A group 401(k) plan for mining industry workers is faced with a fresh complaint under the Employee Retirement Income Security Act for alleged fiduciary breaches.
Department of Labor Secretary Marty Walsh has filed a lawsuit in the District Court for the Eastern District of Kentucky, Southern Division, against the administrator of the multiple employer defined contribution retirement plan. Among the named defendants are the Coal Exclusive Company and the Coal Exclusive Benefits 401(k) Retirement Plan.
The lawsuit alleges that, from January 2018 through April 2021, CEB received nearly $2 million in salary deferral contributions from employees’ pay. According to the lawsuit, however, CEB “failed to timely remit the amounts withheld to the plan.” In some cases, the lawsuit alleges, the plan fiduciaries took up to 482 days to make the required contributions.
“As a direct and proximate result of defendants’ fiduciary breaches, the plan suffered injury and losses for which they are subject to appropriate equitable relief,” the complaint states.
Under the Employee Retirement Security Act, retirement plan fiduciaries are required to always operate defined contribution plans in the best interests of participants. The DOL alleges that the leadership of the CEB 401(k) plan violated several provisions of ERISA, including the requirement that all assets of an employee benefit plan be held in trust and “never inure to the benefit of the employer,” the lawsuit states.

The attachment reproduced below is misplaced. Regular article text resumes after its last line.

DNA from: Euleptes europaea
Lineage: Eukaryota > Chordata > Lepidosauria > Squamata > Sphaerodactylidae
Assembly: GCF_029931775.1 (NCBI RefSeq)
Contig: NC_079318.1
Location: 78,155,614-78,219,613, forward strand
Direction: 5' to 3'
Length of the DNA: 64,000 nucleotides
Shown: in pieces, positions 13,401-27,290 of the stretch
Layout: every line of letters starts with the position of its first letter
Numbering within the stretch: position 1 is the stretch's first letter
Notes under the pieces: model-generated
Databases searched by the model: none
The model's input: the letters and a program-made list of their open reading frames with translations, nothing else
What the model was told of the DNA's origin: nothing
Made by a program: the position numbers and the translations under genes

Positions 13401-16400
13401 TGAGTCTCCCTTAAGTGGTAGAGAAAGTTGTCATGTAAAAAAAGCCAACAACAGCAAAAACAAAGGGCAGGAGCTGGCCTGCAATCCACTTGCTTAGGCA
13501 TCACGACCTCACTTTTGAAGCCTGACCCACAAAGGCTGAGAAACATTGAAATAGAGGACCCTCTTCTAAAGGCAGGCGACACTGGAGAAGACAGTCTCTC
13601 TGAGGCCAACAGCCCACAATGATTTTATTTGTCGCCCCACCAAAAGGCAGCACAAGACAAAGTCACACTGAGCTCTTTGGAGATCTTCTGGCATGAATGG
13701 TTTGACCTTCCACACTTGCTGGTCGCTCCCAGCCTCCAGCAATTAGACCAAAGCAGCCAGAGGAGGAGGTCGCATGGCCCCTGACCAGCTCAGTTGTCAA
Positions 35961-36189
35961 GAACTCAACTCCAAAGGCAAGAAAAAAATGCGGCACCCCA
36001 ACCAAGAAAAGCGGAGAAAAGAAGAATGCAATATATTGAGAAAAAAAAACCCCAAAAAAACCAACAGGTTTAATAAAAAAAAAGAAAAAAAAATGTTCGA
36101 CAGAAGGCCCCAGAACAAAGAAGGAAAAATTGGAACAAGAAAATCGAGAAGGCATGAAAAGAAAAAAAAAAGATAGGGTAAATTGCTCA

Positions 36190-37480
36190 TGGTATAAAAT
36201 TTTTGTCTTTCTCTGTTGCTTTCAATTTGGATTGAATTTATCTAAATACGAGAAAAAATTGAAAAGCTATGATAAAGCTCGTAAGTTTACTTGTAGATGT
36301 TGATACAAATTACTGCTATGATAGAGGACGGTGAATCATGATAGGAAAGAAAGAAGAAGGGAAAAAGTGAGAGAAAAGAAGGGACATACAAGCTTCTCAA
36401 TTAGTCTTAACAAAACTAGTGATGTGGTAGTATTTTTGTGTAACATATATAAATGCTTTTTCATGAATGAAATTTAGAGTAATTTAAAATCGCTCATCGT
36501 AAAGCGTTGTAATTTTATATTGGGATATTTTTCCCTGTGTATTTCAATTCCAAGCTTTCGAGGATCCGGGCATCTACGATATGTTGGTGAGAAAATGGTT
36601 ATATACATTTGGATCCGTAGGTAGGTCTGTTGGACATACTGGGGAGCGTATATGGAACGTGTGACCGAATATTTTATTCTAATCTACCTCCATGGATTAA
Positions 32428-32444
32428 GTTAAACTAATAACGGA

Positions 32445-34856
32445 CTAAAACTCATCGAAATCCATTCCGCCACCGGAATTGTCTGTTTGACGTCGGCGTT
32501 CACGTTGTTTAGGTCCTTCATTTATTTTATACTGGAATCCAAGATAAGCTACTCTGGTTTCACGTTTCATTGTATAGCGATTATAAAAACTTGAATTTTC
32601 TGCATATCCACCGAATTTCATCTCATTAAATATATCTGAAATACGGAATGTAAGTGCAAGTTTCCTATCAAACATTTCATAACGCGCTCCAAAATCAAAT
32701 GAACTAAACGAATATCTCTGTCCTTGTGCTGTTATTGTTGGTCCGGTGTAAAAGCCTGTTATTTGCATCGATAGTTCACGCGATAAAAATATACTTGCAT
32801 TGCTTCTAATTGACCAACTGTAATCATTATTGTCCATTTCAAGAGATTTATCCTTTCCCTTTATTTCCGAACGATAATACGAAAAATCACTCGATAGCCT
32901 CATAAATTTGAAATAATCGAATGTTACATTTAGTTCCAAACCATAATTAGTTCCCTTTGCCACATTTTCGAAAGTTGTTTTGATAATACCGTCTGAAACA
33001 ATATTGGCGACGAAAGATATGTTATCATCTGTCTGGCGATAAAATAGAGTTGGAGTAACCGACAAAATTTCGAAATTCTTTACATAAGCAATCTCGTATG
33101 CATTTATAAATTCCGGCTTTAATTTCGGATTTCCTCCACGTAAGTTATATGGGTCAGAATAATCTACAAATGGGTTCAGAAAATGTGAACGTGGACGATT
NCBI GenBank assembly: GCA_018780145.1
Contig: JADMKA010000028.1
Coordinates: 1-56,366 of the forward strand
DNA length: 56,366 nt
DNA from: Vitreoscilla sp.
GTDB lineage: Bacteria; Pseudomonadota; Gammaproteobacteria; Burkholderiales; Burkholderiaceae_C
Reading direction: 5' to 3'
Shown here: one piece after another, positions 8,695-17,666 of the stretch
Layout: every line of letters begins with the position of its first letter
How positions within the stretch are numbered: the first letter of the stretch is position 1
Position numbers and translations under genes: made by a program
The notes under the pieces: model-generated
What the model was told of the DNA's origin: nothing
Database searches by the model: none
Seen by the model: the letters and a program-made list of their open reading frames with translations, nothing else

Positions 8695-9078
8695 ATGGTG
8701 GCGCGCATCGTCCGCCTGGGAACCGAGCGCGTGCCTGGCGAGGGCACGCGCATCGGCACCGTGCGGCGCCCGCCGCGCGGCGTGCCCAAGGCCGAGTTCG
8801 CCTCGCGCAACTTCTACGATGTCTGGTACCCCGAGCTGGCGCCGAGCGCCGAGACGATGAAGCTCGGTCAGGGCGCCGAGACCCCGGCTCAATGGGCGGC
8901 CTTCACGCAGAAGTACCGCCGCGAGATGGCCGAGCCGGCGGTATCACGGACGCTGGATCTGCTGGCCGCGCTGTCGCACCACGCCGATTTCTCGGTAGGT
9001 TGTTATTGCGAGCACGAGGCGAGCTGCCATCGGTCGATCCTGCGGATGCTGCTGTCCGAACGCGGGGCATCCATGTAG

Regulations require participant contributions to be remitted to participants individual accounts as of the earliest date these can be segregated from the employer’s general assets or no later than the 15th business day of the month following the month in which the participant contrition amounts are received by the employer.
The text of the lawsuit specifically alleges that the organization’s chief financial officer caused CEB to fail to timely remit employee withholdings, resulting in CEB retaining assets of the plan in its own corporate bank account for its own use.
From January 5, 2018, through April 10, 2020, “CEB retained the withheld employee salary deferral contributions and commingled such assets with the general corporate assets in its corporate bank account until they were remitted to the plan,” the complaint states. “During such time CEB used the corporate bank account for non-plan purposes.”
The lawsuit alleges that the officer and CEB collectively failed to operate the plan appropriately as required by ERISA because the defendants failed to act solely in the interest of the participants and beneficiaries of the plan. In addition, according to the complaint, the defendants have failed to discharge their duties with care, skill, prudence and diligence. The suit further suggests they caused the plan to engage in prohibited transactions and to act on behalf of a party whose interests were adverse to the interests of the plan participants and beneficiaries.
In February, after the DOL concluded a pair of investigations by the agency’s Employee Benefits Security Administration, courts ordered plan sponsors to restore retirement contributions for workers at a Michigan electronics repair store and a now-defunct California construction company. The regulator filed a lawsuit that alleged an ERISA breach for failure to remit retirement contributions against Velo Corp., the owner operator of Quik Trak, a New York City area courier and bike messenger service, earlier this year.
A call for comment to Coal Exclusive Benefits 401(k) Retirement Plan on the lawsuit was not returned.
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